It's challenging as-is to have a reactive dog, but going to the vet can be miserable for all involved. Here are some tips to make it easier:
Always Call Ahead
Your veterinary office may have procedures in place for handling reactive dogs. Some have back doors, special lobbies, or specific exam rooms away from the front door and lobby of the office. Many will instruct you to call once you arrive so they can clear the lobby for you if there is no alternative route.
In addition to a smooth and calm entrance, calling ahead ensures all staff involved are aware of the situation. There may be technicians in the office better suited to helping a reactive dog, and depending on the size of your dog and the nature of the reactivity, your vet's office may want to make sure they have enough staff on hand.My dog Murphy is only 12 pounds but I've seen it take four people to safely draw his blood! If you recognize that your dog does better with some people than others in your office, don't be afraid to ask for them next time you go in!
If your vet recommends it, there are a slew of medications and calming treats or tools you can try to make your dog's visit easier. Some veterinarians will prescribe a trazodone pill to give your dog 30 minutes before arriving. Other options include calming pheromones (Adaptil), thundershirts, and various treats with ingredients like CBD, Tryptophan, or chamomile may help your dog. Your results may vary with these options, but I've had the best luck with Trazodone.
Consider Your Scheduling
Try to schedule your appointment early in the morning on a weekday to avoid other clients and catch your dog at his "freshest." If you had to sit through hours of traffic, go to work, fix a flat tire, and argue with someone at home, you'd have a pretty low tolerance for dealing with a root canal at the end of the day! Dog's have a meter just like humans for how much they can tolerate in a day, so try to get them in early and don't chance any incidents on a walk or trip to the park before the vet.
Bring HIGH VALUE treats! Hot dogs, deli meat, cheese, cooked chicken or beef, peanut butter, whatever it is that your dog will focus on! For Murphy, he is too keyed up to eat at the vet, so we bring his favorite ball and mat to lay on! Find what it is that comforts your dog.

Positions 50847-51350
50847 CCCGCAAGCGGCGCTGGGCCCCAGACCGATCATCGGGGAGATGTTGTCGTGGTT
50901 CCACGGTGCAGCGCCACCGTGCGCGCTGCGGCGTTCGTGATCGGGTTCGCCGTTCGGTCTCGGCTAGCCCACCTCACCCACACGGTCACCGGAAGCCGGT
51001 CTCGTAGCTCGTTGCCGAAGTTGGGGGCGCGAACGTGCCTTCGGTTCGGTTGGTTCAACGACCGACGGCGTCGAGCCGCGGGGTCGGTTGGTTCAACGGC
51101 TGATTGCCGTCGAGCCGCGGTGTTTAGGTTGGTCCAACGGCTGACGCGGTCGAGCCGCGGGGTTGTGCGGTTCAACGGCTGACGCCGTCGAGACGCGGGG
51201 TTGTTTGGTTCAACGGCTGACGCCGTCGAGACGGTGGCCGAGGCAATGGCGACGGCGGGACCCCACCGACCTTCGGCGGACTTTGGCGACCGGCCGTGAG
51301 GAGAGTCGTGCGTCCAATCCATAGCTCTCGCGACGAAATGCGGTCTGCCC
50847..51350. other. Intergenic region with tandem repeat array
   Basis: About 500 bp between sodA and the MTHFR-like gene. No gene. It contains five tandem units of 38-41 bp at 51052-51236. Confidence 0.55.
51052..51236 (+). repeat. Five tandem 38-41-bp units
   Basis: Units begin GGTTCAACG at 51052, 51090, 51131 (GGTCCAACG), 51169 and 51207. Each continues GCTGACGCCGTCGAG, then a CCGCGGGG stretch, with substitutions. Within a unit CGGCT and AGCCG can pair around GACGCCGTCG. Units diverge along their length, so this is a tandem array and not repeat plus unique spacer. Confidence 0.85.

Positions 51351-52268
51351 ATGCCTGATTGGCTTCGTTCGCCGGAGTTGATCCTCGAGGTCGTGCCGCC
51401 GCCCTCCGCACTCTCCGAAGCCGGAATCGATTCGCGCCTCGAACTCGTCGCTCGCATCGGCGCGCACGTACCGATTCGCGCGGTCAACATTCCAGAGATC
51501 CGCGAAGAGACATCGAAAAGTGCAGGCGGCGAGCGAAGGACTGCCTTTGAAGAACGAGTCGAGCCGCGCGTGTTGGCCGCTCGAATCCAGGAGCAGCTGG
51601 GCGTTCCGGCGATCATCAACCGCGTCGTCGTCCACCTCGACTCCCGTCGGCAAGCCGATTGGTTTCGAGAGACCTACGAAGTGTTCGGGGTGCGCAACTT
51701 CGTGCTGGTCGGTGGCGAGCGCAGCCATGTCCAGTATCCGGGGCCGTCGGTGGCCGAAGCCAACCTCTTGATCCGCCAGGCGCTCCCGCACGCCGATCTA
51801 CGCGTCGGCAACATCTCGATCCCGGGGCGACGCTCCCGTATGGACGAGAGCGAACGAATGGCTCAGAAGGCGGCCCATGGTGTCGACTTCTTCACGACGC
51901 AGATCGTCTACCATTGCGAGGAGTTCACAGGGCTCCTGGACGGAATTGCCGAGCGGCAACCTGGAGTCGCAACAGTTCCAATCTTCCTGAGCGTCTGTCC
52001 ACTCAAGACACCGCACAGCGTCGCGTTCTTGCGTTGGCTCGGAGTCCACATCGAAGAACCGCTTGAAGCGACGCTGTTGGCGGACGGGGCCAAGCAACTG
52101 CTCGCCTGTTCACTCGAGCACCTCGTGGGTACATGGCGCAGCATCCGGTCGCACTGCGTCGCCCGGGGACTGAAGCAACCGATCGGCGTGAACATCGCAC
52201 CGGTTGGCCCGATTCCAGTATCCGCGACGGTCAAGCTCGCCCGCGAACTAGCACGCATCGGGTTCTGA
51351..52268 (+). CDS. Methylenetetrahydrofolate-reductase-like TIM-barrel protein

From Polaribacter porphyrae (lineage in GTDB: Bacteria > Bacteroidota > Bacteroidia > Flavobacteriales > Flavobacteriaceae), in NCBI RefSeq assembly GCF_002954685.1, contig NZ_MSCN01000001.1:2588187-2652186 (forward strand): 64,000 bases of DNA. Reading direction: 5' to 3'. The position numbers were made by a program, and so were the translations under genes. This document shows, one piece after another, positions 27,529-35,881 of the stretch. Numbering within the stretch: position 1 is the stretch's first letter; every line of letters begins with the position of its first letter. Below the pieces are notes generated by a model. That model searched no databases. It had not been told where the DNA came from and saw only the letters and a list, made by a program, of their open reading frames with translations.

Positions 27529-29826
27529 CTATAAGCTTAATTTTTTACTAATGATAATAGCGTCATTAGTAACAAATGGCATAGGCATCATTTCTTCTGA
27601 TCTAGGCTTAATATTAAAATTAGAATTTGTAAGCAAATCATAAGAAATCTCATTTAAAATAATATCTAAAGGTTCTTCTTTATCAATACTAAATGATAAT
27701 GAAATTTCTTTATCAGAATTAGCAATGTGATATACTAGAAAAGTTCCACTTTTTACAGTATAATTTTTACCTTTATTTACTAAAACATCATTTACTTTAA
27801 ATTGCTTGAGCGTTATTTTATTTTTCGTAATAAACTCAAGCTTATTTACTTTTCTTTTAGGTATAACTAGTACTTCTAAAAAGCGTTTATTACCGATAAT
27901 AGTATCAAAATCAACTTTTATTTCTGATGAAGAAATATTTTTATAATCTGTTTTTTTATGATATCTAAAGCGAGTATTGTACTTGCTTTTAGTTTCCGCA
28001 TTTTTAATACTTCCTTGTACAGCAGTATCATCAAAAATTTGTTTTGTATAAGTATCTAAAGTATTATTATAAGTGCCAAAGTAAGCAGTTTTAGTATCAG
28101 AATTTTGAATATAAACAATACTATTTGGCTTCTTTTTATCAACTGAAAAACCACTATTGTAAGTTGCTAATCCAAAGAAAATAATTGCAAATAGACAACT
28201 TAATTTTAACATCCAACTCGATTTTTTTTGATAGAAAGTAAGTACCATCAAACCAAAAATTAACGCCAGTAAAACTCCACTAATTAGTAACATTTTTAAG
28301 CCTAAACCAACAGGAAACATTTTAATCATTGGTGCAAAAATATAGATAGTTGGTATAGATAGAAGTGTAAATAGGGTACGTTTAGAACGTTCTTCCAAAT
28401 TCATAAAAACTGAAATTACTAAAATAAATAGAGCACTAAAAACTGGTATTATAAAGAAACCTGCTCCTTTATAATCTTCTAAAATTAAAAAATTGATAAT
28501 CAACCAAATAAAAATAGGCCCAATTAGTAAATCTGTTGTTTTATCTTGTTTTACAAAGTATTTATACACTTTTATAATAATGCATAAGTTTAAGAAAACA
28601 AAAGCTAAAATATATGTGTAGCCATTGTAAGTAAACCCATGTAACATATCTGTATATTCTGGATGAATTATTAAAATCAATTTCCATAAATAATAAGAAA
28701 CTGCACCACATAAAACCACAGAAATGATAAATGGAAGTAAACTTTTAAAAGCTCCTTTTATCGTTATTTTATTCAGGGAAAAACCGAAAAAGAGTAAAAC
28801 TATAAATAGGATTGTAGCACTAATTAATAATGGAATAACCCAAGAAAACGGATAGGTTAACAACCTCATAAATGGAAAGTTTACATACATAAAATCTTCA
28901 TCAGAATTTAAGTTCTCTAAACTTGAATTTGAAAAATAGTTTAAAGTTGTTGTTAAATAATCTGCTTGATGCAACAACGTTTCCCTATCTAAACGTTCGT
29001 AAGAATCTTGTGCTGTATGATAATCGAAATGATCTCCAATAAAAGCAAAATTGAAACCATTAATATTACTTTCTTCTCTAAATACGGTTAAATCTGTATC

Consider muzzle training! Muzzle training is completely humane, and basket muzzles allow your dog to eat, drink, and pant normally. I find that it gives dog owners and those around them peace of mind, which in turn rubs off on the dog for calmer temperaments all around! If you are interested in muzzle training, reach out to me before you buy one! :)
Have your dog wear a harness instead of collar around the neck. It's easier to control a dog wearing a harness, and they won't injure their trachea if they lunge at something or pull too hard!
Be Your Dog's Advocate
Your dog doesn't have a voice (wouldn't that be nice?) so you have to talk for them. If you notice something, speak up! For example, when they try to get a rectal temperature on Murphy first thing, the entire rest of the visit goes downhill, nothing gets done. Now, I'm not shy about telling them slooowww down with that thermometer going right for his butt! If we can't schedule the vet we like to work with because she is calm and quiet, we wait until she is available! When possible, I ask if we can have a consultation over phone or email rather than forcing an office visit on Murphy.
Speaking up for your reactive dog is important because YOU are the one who knows their little tics and other behavioral markers, not the vet tech. Be calm, clear, and arrange it to go as smoothly as possible for all involved. It may not be easy, but it will be better than just "whatever happens, happens."
Curious About Our Vet?
We see Dr. Erin Knickerbocker at Aloha Animal Hospital on Torrey Pines Drive. A dog with reactivity and seizures can be a challenge! Dr. Knickerbocker doesn't hesitate to get down on the floor with my dogs, and always makes us feel heard and understood.